A 17-year-old Georgia teen battling cancer for a second time decided to take a stand against the disease by shaving her head before chemotherapy caused her hair to fall out.
I wasn’t going to let cancer have control over me . I was gonna choose when I lost my hair. That day was today. pic.twitter.com/4DC069UAAn
— Mckenzi Middlebrooks (@mckenzi426) April 16, 2017
McKenzi Middlebrooks, who was first diagnosed with ovarian cancer at age 14, learned around Christmas that not only had her cancer returned after two years in remission, but that she would also be battling neuroblastoma this time as well, ABC News reported.
“I had a perspective where cancer and chemo kind of control your life,” Middlebrooks, who will undergo five chemotherapy treatments every 21 days, told ABC News. “I wanted to take control and basically say chemo and cancer can’t decide when I lose my hair. I want to. At least that was one thing I could have control over.”
On April 15, Middlebrooks posted a video of her father shaving her head on her Twitter page. The clip, in which she silently cries as her locks fall, has received more than 73,450 likes and nearly 27,000 retweets. On the McKenzis Fight Facebook page, it has racked up more than 1 million views.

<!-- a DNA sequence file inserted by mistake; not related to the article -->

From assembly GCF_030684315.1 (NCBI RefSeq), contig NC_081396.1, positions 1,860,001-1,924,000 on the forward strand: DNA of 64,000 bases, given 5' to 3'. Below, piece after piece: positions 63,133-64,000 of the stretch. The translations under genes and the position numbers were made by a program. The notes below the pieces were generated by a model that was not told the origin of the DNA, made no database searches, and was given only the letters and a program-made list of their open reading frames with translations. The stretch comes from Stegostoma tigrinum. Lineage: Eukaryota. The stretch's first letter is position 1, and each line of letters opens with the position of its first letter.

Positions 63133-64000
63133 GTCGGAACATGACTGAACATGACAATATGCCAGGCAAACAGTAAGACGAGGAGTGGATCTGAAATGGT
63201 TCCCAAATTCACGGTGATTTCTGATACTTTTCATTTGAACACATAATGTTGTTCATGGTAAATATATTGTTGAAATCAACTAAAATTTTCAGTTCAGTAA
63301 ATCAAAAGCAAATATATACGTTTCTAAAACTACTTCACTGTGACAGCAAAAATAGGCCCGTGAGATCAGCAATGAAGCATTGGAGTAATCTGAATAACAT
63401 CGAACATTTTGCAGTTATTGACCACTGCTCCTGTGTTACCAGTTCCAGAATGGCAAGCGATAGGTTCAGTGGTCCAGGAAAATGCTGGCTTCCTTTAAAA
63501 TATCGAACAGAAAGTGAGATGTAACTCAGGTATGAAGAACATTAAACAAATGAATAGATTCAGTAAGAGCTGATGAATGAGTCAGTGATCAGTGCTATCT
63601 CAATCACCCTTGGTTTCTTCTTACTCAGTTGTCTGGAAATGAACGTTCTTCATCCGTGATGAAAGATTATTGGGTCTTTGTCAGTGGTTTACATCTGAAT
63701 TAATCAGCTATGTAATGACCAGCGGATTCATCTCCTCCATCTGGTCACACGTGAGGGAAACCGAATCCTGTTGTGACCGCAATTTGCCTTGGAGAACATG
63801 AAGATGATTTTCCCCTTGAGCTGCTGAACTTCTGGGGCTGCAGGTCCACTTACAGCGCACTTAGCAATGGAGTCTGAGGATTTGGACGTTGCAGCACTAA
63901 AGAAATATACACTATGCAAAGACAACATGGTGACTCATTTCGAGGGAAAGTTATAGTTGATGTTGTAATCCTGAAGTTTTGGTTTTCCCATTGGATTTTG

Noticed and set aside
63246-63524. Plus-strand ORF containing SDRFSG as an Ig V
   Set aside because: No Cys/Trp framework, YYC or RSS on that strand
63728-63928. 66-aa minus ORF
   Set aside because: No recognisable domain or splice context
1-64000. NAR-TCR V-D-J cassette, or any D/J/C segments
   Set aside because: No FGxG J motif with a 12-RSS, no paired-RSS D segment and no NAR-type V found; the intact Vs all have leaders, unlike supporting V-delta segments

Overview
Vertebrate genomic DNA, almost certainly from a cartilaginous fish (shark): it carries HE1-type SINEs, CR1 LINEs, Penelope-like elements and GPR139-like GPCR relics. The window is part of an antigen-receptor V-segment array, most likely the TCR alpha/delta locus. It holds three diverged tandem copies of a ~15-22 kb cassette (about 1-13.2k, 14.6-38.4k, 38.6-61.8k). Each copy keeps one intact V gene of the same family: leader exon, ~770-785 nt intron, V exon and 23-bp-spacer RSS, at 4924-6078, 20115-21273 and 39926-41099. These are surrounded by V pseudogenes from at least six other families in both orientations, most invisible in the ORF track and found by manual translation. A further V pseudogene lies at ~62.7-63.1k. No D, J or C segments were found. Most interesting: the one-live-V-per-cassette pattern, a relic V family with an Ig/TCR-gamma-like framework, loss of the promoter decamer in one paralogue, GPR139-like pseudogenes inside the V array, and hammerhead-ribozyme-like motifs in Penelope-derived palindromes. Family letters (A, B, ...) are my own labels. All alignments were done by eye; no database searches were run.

Accompanying her video on Facebook Middlebrooks further explained her decision.
“So yesterday I shaved off my hair and as you can tell I was so emotional,” she wrote. “And a lot of people wonder and ask, ‘why don’t you just wait till it falls out?!’ And my answer is I always shave my head before chemo gets a chance to. I don’t want cancer having so much control that I can’t even decide when I lose my hair. So yesterday I went ahead and shaved it all off.”
Many of the commenters who responded to the McKenzis Fight Facebook post shared their own experiences with chemotherapy and some posted pictures.
“Her video is not only giving somebody else the courage to take control of their situation, but it’s bringing awareness to child cancer, and especially that children can get ovarian cancer,” her mother, Janice Middlebrooks, told ABC News.
A post on the page Friday informed supporters that Middlebrooks had started her fifth round of chemotherapy and would get the next 14 days off.